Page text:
“Is everything all right, honey?” Pip's mother asked during their weekly Skype chat. “I just spoke to Ron on the phone, and he said you attacked your friends with a hammer. Did you stop taking your medication? Ron thinks the withdrawal is undermining your grip on reality.”

“For Christ's sake!” Pip shouted. “You don't become psychotic from Ritalin withdrawal!”

She had known that Ron wouldn't take the break-up well. She'd anticipated yelling, crying, and abusive emails—the usual repertoire of the abusive ex. What she hadn't expected was a calculated attempt to destroy her reputation. Fortunately, few among her friends and family thought highly of Ron or put stock in anything he said. Unfortunately, he was relentless. Pip couldn't go a single day without someone contacting her to ask if she'd really stripped naked and burned all of her worldly possessions beneath the light of the full moon.

To distract herself from the ongoing persecution, Pip did the unthinkable: she began attending classes regularly. Never before in her college career had she sat through more than half the lectures for a given course. It was more her style to read the textbook and wait until the final to make an appearance. Now she was spending up to eight hours a day on campus. And her classmates noticed.

“Are you a transfer student?” asked a tall girl in Pip's Plate Tectonics mini-course. “I've never seen you here before.”

“You're still in this class?” said a boy named Bryan in her Primatology lab. “I thought you went to prison or something.”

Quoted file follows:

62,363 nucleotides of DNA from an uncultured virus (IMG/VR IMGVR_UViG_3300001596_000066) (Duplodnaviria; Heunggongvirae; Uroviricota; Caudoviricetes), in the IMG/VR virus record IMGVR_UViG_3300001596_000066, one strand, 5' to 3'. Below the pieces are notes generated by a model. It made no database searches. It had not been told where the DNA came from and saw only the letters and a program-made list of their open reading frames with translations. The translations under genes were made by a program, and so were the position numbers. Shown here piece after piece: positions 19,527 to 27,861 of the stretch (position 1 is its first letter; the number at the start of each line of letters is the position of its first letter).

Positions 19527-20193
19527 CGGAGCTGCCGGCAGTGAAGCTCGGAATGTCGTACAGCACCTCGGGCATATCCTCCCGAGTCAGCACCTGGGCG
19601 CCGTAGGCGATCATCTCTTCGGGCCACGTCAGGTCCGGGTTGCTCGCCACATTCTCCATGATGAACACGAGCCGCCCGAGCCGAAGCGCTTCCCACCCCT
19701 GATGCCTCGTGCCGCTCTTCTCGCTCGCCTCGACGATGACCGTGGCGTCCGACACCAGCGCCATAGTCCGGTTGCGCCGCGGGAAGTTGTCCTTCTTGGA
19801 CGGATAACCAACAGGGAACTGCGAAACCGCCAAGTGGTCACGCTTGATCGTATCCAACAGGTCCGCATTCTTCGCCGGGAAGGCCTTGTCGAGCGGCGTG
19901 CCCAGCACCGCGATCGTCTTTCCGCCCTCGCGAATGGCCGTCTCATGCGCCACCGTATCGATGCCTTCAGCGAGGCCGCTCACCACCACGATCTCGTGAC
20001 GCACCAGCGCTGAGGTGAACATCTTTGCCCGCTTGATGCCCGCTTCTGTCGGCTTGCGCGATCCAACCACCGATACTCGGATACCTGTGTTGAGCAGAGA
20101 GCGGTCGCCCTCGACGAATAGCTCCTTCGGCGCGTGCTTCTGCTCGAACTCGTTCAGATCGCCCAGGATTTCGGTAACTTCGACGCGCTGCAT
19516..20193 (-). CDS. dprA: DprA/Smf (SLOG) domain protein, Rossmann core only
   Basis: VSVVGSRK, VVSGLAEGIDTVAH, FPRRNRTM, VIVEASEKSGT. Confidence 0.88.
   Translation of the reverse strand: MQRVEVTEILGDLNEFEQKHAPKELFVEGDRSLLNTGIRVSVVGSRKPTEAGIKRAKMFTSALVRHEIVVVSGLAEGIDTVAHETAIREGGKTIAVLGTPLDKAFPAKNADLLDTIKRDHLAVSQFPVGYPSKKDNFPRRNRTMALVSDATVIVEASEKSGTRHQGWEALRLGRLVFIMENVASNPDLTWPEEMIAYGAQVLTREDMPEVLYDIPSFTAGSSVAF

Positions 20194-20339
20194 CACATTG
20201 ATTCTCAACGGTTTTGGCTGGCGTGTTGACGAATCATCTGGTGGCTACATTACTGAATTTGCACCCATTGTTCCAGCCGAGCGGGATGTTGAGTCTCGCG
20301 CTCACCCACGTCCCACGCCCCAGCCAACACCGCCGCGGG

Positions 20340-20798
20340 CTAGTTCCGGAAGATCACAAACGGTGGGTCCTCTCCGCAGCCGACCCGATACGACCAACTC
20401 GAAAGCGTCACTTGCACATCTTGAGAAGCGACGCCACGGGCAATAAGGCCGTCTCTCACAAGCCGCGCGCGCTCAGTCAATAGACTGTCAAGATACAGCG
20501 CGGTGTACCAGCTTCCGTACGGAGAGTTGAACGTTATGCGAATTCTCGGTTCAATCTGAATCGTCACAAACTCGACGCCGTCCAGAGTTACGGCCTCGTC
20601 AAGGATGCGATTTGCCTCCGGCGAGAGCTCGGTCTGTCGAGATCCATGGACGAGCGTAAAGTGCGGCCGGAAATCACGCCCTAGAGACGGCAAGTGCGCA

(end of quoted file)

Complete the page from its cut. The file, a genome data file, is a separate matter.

“Hey, stranger,” said Virginia during Micorbiology. “We're having another party a few weeks from now. It's my birthday this time.” She flashed an engaging smile. “Wanna come?”

“I might,” Pip said, and she actually meant it. Truly, her life was taking some unexpected turns.

There was an uptick in her work attendance, as well. To compensate for all the money she'd been spending on gas, and to make good on her promise to pay a third of the rent on Duncan's apartment, she even went so far as to request extra shifts. There was an added benefit to this: shelving books was just mind-numbing enough to soothe her, and just painstaking enough to divert her thoughts from other, less pleasant matters.

At least, it would have been, had Charles not insisted on calling her five times a day.

“This is urgent, Pip,” he said one night a week after Pip had left her apartment. “I at least need contact information for Eddie. His last name, his address, his cell number—something.”

“I know,” Pip sighed. “All right. I'll get in touch with Ron.”

And get in touch with Ron she did. He was surprisingly cordial over the phone. When she asked for a favor, he seemed only too happy to oblige. He wasn't angry with her, he said. In fact, he felt he should apologize for his recent behavior. He'd been lashing out because he was hurt. Surely she could understand that.

“I understand,” said Pip, though she didn't really.

Ron told her to come over after work. Pip agreed and hung up the phone.

Straightforward enough, she thought. But deep down, she knew that couldn't be the end of it. Somehow, before this was over, the other shoe would drop.


She arrived at her former residence at 9:30 that evening. The first thing she noticed upon entering was the noxious haze of body odor and powdered ramen that hung in the air. The second thing she noticed was the group of five people gathered in the living room.

“Sit down, Pip,” Ron said, gesturing at an empty chair in front of the TV.

“What is this?” Pip asked. She looked warily at the sea of faces before her. Pete was sitting on the sofa, as were Josh and Adam. Preston had draped himself over a beanbag chair and was engaged in what looked like a slap fight with the cat. The cat was winning.

“You know what this is,” Ron told her, in a placating tone. “An intervention. Go on.” He gestured at the chair. “Sit down.”